8. Estimating the population dose from nuclear medicine examinations towards establishing diagnostic reference levels

    International Nuclear Information System (INIS)

    Niksirat, Fatemeh; Monfared, Ali Shabestani; Deevband, Mohammad Reza; Amiri, Mehrangiz; Gholami, Amir

    2016-01-01

    This study conducted a review on nuclear medicine (NM) services in Mazandaran Province with a view to establish adult diagnostic reference levels (DRLs) and provide updated data on population radiation exposure resulting from diagnostic NM procedures. The data were collected from all centers in all cities of Mazandaran Province in the North of Iran from March 2014 to February 2015. The 75 th percentile of the distribution and the average administered activity (AAA) were calculated and the average effective dose per examination, collective effective dose to the population and annual effective dose per capita were estimated using dose conversion factors. The gathered data were analyzed via SPSS (version 18) software using descriptive statistics. Based on the data of this study, the collective effective dose was 95.628 manSv, leading to a mean effective dose of 0.03 mSv per capita. It was also observed that the myocardial perfusion was the most common procedure (50%). The 75 th percentile of the distribution of administered activity (AA) represents the DRL. The AAA and the 75 th percentile of the distribution of AA are slightly higher than DRL of most European countries. Myocardial perfusion is responsible for most of the collective effective dose and it is better to establish national DRLs for myocardial perfusion and review some DRL values through the participation of NM specialists in the future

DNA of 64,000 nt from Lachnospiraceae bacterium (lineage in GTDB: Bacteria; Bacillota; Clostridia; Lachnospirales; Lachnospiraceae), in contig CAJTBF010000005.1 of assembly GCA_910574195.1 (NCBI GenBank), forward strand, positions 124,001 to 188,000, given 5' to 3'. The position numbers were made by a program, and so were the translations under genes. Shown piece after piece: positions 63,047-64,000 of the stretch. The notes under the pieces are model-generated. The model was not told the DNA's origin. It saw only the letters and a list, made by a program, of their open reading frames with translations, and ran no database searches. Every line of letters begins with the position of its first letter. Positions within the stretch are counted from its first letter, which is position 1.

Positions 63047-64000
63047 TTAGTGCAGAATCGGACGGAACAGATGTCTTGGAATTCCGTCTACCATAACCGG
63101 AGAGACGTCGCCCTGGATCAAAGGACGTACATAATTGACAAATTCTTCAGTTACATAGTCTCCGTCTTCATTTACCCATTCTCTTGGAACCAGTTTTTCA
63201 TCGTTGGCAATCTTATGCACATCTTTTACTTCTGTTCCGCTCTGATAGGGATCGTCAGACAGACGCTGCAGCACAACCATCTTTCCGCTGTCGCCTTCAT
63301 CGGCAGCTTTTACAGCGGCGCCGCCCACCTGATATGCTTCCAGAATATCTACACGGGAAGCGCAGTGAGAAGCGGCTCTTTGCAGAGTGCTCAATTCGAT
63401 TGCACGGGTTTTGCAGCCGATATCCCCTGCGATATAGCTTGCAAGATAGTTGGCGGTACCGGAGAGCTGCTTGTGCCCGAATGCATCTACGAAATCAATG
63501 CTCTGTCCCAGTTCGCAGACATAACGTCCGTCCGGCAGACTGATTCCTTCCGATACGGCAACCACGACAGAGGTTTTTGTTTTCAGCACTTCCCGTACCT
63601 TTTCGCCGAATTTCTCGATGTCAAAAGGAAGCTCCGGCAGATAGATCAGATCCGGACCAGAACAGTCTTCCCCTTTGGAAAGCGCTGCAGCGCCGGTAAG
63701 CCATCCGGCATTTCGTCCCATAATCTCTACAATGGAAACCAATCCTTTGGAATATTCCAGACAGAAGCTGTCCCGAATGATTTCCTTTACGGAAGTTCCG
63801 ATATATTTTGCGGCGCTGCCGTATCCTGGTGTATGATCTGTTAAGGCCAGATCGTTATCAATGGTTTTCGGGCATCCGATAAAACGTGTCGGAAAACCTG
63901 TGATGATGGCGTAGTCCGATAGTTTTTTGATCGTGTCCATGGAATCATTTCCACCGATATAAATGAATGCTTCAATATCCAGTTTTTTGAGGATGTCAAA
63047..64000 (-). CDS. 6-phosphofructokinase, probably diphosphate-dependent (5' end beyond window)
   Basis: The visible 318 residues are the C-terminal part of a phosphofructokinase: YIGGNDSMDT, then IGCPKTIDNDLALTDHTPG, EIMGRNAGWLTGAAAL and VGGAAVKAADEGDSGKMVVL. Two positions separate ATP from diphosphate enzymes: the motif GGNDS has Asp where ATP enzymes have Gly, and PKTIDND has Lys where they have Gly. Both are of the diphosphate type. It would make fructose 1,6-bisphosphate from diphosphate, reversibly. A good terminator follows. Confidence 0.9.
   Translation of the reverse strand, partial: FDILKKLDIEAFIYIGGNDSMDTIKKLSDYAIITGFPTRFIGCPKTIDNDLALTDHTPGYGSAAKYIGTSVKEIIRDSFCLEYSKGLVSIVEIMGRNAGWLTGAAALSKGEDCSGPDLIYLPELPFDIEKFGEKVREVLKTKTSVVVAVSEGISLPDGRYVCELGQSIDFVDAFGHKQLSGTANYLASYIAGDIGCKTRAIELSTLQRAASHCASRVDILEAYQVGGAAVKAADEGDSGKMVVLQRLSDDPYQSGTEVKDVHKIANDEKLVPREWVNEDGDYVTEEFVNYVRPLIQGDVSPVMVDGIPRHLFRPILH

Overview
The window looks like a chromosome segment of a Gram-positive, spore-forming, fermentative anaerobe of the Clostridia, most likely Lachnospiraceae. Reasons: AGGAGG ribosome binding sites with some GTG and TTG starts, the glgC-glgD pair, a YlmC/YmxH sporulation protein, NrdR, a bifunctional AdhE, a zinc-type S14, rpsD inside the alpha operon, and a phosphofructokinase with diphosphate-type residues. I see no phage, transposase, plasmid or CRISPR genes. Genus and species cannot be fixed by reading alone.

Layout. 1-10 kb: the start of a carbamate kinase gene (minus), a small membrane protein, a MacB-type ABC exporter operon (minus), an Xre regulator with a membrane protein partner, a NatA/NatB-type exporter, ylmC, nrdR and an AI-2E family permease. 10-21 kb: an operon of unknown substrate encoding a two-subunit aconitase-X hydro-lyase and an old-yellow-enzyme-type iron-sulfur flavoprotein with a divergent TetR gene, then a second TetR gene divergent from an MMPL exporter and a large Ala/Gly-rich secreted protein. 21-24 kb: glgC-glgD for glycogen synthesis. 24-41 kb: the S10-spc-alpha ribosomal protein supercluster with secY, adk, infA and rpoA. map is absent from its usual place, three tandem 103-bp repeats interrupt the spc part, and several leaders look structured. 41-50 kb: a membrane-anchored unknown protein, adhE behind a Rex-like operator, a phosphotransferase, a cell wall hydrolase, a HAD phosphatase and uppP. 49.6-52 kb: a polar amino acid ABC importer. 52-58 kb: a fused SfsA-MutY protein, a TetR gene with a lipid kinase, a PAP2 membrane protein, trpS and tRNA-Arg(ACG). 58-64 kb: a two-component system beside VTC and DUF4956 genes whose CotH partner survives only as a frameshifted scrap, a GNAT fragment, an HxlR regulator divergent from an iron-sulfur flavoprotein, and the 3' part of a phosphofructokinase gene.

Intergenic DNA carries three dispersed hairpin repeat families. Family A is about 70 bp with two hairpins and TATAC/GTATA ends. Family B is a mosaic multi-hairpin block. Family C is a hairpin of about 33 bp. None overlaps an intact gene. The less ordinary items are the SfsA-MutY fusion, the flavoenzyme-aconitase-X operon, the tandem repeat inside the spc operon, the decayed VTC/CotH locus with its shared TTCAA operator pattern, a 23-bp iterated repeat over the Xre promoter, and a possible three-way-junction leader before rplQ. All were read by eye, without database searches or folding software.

9. Annual report on nuclear physics activities

    International Nuclear Information System (INIS)

    Heeringa, W.; Voss, F.

    1988-02-01

    This report surveys the activities in basic research from July 1, 1986 to June 30, 1987 at the Institute for Nuclear Physics (IK) of the Nuclear Research Center Karlsruhe. The research program of this institute comprises laser spectroscopy, nuclear reactions with light ions, neutron physics, neutrino physics and high energy physics, as well as detector technology. (orig.) [de